How are you celebrated after scoring the winning goal in overtime of a seventh and decisive game? Right winger Joel Ward found out just moments after helping the Washington Capitals upset defending champions Boston Bruins in the first round of the National Hockey League (NHL) play-offs late in April.
The Scarborough resident’s finest moment on the ice was ruined by some ignorant fans who posted racist comments on Twitter. The son of Barbadian parents, Ward said he was not fazed by the derogatory remarks.
“For me, I brush them off because I believe there will always be racism,” he said. “Some people will always be cruel like that. I know it’s 2012 and we try not to go that route, but it is what it is. I think it was a good eye-opener for my teammates. I was just out there trying to help my team win by scoring a goal and the next thing you know I am castigated for doing that because of my skin colour.”
Ward said this was the first time he has been subjected to racist remarks during his six years in the NHL.
“The league has done a good job when it comes to making people aware that this kind of behaviour is unacceptable,” he said. “But there are some people out there who will say cruel things sometimes and you can’t control that.”
Though he has been playing organized hockey since the age of six, the 31-year-old Ward did not make his NHL debut until 2006. Passed over by every NHL team in the draft, he was cut by the Atlanta Thrashers, the Detroit Red Wings – twice – and the Minnesota Wild after free agent tryouts. He spent three seasons with the Nashville Predators before signing a four-year $12 million contract with Washington in July 2011 after becoming a free agent.
Ward said he enjoyed his first season with the Capitals which lost in the second round to the New York Rangers.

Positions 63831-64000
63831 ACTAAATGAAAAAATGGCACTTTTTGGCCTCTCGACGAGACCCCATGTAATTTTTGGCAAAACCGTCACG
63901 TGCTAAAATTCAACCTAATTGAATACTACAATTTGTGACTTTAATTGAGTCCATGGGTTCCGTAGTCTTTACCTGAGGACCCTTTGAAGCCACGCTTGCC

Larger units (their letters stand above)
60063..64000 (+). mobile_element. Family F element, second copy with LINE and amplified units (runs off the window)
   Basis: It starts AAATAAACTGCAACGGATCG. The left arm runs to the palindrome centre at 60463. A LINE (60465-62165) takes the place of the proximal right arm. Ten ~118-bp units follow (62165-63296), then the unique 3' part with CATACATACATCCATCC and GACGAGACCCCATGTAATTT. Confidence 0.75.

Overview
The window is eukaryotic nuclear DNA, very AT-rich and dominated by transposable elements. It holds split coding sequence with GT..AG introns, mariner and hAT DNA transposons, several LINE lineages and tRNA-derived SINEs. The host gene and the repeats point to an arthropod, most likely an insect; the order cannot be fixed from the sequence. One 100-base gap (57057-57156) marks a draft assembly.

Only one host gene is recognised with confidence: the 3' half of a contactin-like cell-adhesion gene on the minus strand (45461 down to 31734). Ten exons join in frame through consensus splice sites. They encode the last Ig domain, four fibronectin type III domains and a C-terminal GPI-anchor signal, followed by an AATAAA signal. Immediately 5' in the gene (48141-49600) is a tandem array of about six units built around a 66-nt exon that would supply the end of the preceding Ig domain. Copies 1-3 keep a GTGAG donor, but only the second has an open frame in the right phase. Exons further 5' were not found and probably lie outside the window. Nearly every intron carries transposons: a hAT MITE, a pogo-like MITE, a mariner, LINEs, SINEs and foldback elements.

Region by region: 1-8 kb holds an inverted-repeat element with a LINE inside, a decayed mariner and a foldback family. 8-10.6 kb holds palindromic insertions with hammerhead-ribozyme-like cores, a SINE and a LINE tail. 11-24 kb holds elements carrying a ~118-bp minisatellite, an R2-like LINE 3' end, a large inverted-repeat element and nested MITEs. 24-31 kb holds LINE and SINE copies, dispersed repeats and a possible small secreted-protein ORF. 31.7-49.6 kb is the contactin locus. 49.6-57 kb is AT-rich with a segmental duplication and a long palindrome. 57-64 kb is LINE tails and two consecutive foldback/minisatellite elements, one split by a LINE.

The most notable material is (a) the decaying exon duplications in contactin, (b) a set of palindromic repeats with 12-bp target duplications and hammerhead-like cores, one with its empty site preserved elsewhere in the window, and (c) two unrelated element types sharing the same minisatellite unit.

“I had to adjust to new surroundings and new players, but I had a good time,” he said. “I had a couple of big moments in the play-offs and we were just one game short of advancing. I am looking forward to next season and playing for a new coach, but I am sure things will work out well. I am just going to continue to work hard and do my best.”
Ward and his teammates played for two coaches in 2011-12 after Dale Hunter replaced Bruce Boudreau 22 games into the season. Hunter stepped down last month to return to the junior team he owns with his family in London.
The University of Prince Edward Island graduate was raised by his mother – Cecilia Ward – after his father, Randall, collapsed in the stands while watching his son play a game in December 1994. The family patriarch succumbed to a blood clot in the brain two days later in hospital.
Ward said he is indebted to his parents for the support they provided him to pursue the sport he loves.
“My dad put in the time and resources to make my hockey career happen,” said Ward. “He took me to practices and tournaments and my mom was always there supporting him. You take these things for granted when you are young but I can now appreciate what they did…I recall my dad telling his workmates and his friends that I was going to play in the NHL and they would laugh him off. He believed in me before I believed in myself.”
Ward, who has a sociology degree, is spending the off-season in Scarborough.
“The off-season goes by quickly but I am here doing some quality time with family and friends and I will train downtown for the first time and participate in charity events during the summer,” said Ward.
By RON FANFAIR